The children's thoughts
“We had to learn how to make the turtle turn and work out the distance it needed to travel and when to turn to make it finish a shape. It was a bit difficult to know exactly where the turtle would end up and we had to change our pattern to make sure that there were not too many stitches on top of each other. We found it hard to know how big the final shape would be exactly and what the stitches would look like - some of them were thinner than we expected.”
“We liked using Turtlestitch. It was fun to make the program and then test it to see whether it worked. We liked watching the turtle move round to make the shape. We also liked seeing the final design and seeing how it worked out.”
“We were inspired by the idea of wheels and machines. We thought about the wheels on cars and bicycles. We also thought about the parts inside a watch.”
“We learned how to use Turtlestitch to program the shape. We hadn’t done this kind of computing before.”
“It was exciting learning how to use Turtlestitch. It was tricky to start with, but once we worked out how to make the shapes, it was fun to experiment. We liked seeing our work when it was stitched on the felt.”
We will be working on a history project on industrialisation in Coventry next term with Year 5 so we took a theme of Coventry’s industrial heritage to inspire our Turtlestitch designs. We asked the children to think about the industries in Coventry – watches, cycles and cars – and the children investigated with design ideas linked to wheels and cogs. The children experimented with rotational and repetitive designs. They were challenged to change the rotation of shapes and work out the angles to design a complete a ‘wheel design’ successfully.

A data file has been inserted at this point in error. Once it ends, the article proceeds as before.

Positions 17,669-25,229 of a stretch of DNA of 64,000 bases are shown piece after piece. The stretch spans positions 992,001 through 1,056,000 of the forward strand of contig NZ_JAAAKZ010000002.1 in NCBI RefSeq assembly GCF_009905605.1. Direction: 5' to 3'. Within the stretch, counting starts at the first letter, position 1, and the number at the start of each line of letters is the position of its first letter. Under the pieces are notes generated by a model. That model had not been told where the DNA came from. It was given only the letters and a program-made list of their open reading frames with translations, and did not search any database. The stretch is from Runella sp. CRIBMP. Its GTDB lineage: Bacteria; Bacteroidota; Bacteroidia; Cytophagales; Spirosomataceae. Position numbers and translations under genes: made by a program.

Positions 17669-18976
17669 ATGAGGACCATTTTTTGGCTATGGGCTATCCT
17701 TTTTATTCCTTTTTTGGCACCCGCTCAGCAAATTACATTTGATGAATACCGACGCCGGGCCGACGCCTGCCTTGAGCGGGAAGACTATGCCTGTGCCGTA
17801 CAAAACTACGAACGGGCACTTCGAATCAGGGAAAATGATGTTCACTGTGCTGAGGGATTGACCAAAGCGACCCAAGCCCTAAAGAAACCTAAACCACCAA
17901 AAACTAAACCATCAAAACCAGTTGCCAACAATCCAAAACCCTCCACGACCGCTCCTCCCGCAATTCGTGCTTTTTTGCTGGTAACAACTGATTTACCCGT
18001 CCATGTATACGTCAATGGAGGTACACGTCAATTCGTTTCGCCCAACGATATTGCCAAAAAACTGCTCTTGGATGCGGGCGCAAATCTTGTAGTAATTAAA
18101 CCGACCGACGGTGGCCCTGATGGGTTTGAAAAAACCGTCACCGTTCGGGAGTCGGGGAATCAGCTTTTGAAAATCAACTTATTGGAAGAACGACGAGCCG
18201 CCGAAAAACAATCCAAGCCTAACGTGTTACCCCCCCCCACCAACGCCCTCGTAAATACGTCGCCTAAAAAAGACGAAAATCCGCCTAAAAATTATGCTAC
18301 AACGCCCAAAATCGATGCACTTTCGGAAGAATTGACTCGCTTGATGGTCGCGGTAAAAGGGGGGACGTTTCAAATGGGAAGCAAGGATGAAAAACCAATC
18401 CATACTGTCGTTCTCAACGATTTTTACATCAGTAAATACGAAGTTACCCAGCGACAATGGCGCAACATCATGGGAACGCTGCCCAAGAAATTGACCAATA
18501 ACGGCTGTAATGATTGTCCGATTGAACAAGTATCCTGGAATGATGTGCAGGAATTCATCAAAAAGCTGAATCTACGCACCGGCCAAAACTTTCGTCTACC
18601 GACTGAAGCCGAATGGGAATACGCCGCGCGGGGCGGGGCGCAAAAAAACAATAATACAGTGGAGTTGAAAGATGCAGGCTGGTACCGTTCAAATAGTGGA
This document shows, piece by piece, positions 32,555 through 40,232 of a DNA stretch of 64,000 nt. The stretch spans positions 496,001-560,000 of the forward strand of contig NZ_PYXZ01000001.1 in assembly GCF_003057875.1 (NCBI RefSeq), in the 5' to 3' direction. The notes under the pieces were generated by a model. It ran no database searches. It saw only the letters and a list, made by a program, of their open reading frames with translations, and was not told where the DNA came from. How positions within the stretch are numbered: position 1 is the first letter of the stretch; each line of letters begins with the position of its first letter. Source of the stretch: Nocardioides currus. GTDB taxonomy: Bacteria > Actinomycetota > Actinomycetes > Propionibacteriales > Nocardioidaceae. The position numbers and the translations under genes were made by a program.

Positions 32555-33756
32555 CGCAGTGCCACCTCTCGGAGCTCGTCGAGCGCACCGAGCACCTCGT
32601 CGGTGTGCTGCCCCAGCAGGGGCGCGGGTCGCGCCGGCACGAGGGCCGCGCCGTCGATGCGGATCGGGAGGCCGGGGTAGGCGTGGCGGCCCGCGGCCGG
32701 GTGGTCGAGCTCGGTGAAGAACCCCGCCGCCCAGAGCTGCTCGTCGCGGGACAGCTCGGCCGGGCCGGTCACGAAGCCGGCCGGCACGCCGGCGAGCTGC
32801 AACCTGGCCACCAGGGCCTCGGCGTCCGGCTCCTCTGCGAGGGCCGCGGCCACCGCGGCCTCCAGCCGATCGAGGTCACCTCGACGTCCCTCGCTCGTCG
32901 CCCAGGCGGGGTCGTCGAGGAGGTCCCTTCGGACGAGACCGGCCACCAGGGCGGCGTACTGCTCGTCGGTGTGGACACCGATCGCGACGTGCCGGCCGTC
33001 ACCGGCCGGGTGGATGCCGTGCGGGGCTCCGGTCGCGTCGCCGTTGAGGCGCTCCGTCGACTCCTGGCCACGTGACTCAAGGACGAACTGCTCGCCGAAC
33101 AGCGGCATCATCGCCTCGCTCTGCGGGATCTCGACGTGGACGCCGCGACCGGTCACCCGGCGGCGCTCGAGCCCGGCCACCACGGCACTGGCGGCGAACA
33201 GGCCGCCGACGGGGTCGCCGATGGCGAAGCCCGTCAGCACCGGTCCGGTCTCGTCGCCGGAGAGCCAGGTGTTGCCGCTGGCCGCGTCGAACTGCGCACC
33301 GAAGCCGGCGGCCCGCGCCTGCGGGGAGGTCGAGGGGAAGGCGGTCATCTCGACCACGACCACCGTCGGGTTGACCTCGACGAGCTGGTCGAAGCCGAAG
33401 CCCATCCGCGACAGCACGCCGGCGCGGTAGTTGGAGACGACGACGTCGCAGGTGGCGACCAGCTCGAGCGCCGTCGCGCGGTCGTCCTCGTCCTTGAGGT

We wanted to create a quilt of peace in our final design, reflecting its industrial origins in textiles (wool, silk and ribbons) and building on the importance of Coventry as a centre for peace and reconciliation. This idea of peace is especially important to us as a ‘Cross of Nails’ school. We initially wanted to use fabric for patchwork squares that also had industrial/technological images. Our school colour is bright blue and sky blue is also a symbol of Coventry, so we wanted to make extensive use of blue in our design. During the development of the quilt stage of the project, the conflict in Ukraine began and this led us to include yellow and blue as a main part of the quilt pattern, to remind us that peace and reconciliation sadly is still a vital part of today’s world.
It was great to see the children taking on the challenge of Turtlestitch. They were keen to experiment and were excited by the prospect of seeing their work on a computer turn into something ‘real’. Children were impressed by the technology and liked being able to see how a manufacturing process works. They did need to show resilience to keep going when their ideas didn’t quite work as expected, and they enjoyed the final success. We also saw some fantastic teamwork and several children were inspired to try Turtlestitch for themselves at home and come back to school with even more developed design ideas.
We found this a really positive opportunity to develop computing skills and be part of something creative. The children were very excited by the idea of creating something real from their work. It has made us think about how we can develop more opportunities for the children to have practical experiences that allow them to use their computing skills (and STEM/STEAM skills more generally) imaginatively and see outcomes.
The opportunity to use an applied computing skill was inspiring for our children. They used a wide range of skills to develop their work. They enjoyed applying mathematical thinking to a practical activity and were motivated to experiment with programming skills, review and refine their work. Our children learned skills of teamwork, showing resilience and perseverance to achieve success. They learned that the teams worked most effectively when they communicated and discussed ideas clearly and shared their suggestions for improvement. They also saw that co-operating and taking turns produced positive outcomes as everyone improved and could make suggestions to help each other.